With help from a Friend of McHenry County Blog.
McHenry County College recently finished the accreditation process, performed by the Higher Learning Commission, a Commission of the North Central Association. This agency was used for the past 3 or 4 accreditation cycles.
The report is available to the public and is being distributed in the Professional Development office of the college. The accrediting body does a series of interviews and also reviews documents that are presented to them by College personnel. The accrediting body then prepares a report which they call a series of portfolios. The report is literally mind-boggling.
Below you see a summary of part of the report. Low marks are not good.
Here’s some weekend reading about this part of the evaluation:
Here is a direct quote from page 10 of the report. Not one word has been changed or omitted in the following quotation as well as the quotations which are shown later in this email.
“The portfolio has created an appearance of not being fully committed to the process of continuous improvement.
“Little evidence has been put forth to show any serious attempts have been initiated to resolve issues presented in the college’s 2010 Systems Appraisal Feedback Report.
“Many of the opportunities and strategic issues presented in the 2010 Systems Appraisal Feedback Report remain as both opportunities and strategic issues in this current portfolio.
“Key issues of process creation and data understanding remain unresolved and unaddressed, with the appearance of a serious lack of understanding of how data is identified, collected, and analyzed for use in the control and improvement of processes.
“Most category questions have not been sufficiently answered as to indicate that the college understands the category, let alone is putting efforts in place, beyond superficial attempts, at implementing processes that lead to effective and deployable processes within each category.
“Based on this apparent lack of commitment to continuous improvement, it may be of benefit for the college to reassess as to whether the AQIP accrediting process is the path that should be pursued by the institution.”
The Portfolio analysis then specifically comments on 9 categories, and the summary results of the data presented by the AQIP committee is presented in a spreadsheet above.
Again, the results are “appalling,” the Blog Friend concludes.
Here are some selective comments from the detailed Portfolio evaluations, each of which earned the low marks in the Portfolio. The key for the evaluation of the various portfolios is as follows: SS = Outstanding strength; S = Strength; O = Opportunity for Improvement; OO = Outstanding Opportunity for Improvement.
1. Under AQIP Category 1: Helping Students Learn, point number 1R!-6, MCC has received a rank of O:
“. . . However, the use of student perceptions of their own competency–whether as students or as graduates–with respect to general education or program goals is likely to be unreliable either to establish attainment of institutional goals or to identify specific gaps. . . MCC is utilizing data in an effort to assess institutional performance in processes for helping students learn but may want to consider what these measures are actually describing, what broader measures may be included to focus on specific objectives, and how current measures may be included to focus on specific objectives, and how current measures can be utilized for improvement.”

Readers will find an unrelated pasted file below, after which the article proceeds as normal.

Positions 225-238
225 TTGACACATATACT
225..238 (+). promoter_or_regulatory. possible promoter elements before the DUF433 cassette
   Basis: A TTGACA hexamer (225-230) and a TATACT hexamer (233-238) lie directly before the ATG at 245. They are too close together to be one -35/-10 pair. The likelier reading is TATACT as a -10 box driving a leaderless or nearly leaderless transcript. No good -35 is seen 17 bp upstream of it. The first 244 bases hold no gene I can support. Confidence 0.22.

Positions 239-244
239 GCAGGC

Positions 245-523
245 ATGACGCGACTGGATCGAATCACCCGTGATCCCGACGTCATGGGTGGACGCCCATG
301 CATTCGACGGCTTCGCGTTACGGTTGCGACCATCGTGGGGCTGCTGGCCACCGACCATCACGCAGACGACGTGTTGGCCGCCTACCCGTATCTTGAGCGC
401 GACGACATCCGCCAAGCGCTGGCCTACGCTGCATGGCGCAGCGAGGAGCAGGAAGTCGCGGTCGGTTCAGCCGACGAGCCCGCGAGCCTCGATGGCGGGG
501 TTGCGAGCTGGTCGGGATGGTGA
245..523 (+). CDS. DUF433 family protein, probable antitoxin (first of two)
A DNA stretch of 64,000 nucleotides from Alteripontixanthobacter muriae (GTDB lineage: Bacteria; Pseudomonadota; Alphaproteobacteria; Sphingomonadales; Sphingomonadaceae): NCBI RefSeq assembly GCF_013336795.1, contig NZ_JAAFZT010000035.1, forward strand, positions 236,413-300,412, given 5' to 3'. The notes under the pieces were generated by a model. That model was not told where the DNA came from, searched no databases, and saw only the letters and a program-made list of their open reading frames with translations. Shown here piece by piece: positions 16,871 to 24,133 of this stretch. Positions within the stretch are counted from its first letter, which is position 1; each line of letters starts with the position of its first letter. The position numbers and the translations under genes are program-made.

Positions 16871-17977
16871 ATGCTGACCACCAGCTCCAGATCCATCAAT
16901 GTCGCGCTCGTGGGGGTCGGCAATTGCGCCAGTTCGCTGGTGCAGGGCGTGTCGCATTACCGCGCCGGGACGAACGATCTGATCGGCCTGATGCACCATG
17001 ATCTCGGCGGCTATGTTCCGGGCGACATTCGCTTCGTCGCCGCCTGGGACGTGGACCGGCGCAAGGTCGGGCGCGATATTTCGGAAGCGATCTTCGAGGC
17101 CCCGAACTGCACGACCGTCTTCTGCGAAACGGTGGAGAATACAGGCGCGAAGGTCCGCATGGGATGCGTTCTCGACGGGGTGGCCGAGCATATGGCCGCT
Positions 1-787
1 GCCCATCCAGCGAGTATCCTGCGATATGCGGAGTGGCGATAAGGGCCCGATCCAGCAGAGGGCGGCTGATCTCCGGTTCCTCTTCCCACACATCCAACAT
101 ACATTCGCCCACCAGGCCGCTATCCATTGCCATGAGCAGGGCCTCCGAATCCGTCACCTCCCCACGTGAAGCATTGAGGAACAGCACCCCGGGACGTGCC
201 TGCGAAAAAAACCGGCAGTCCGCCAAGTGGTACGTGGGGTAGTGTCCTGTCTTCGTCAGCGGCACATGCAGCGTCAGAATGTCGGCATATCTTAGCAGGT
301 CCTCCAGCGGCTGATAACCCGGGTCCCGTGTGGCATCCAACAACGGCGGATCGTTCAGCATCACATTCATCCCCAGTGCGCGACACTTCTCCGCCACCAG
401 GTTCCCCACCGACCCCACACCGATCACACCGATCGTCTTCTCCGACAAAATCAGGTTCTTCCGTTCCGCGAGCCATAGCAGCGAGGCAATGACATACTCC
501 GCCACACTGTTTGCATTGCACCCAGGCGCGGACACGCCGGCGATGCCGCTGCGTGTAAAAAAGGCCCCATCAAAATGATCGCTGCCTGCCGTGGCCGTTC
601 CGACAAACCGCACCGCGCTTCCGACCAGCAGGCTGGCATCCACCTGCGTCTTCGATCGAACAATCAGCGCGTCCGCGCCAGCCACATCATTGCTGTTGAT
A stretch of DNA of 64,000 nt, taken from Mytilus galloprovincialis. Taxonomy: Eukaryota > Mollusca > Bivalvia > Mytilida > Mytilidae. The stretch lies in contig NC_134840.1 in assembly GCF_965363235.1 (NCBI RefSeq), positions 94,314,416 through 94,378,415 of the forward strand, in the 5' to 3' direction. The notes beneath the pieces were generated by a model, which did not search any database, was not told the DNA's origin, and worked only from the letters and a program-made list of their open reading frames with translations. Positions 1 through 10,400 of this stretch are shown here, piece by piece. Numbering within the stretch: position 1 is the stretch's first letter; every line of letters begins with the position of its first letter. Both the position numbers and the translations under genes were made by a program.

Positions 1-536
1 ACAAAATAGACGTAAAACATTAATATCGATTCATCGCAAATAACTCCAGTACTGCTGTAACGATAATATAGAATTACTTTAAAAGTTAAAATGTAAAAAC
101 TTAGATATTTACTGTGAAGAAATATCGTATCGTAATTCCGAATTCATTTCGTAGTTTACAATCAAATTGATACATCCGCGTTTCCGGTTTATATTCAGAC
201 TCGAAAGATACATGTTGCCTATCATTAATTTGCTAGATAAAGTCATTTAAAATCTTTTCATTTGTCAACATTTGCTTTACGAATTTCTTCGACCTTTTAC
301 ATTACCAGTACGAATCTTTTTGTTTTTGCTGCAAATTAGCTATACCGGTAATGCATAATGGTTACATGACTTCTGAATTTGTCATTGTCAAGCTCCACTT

2. Under AQIP Category 2: Accomplishing Other Distinctive Objectives, point number 2P2, MCC has received a rank of O:
“Although MCC delineates four significant non-instructional objectives guided by MCC’ s Master Plan and by community involvement through advisory groups, industry focus groups and survey responses, MCC has no formal process for designing processes, setting outcomes, or seeking stakeholder input. MCC may consider opportunities to review its objectives with abroad set of stakeholders on a regular basis to more effectively determine non-instructional objectives.”
As you might recall, the MCC administration has on a number of occasions mentioned their formal processes and Strategic Plan as the basis for a number of their decisions, including the plans for new building additions. The AQIP report seems to indicate that these plans and processes are not fully integrated. Is it any wonder so many people have questioned the plans for expansion that were raised by the College?
3. Under AQIP Category 3: Understanding Students’ and Other Stakeholder Needs, point number 3I2, MCC has received a rank of O:
“It is not clear how MCC comprehensively and systematically uses data and information in process design to inform and select improvements. Without established targets and goals for all measures of performance, it may be difficult for the institution to effectively evaluate processes and determine needed improvements. Defining and determining optimal performance targets may assist MCC with demonstrating alignment of activities and strategies with performance results. Being able to identify that certain actions were determined because of performance at or below a desired target is an indicator of a high performing organization focused on continuous improvement.”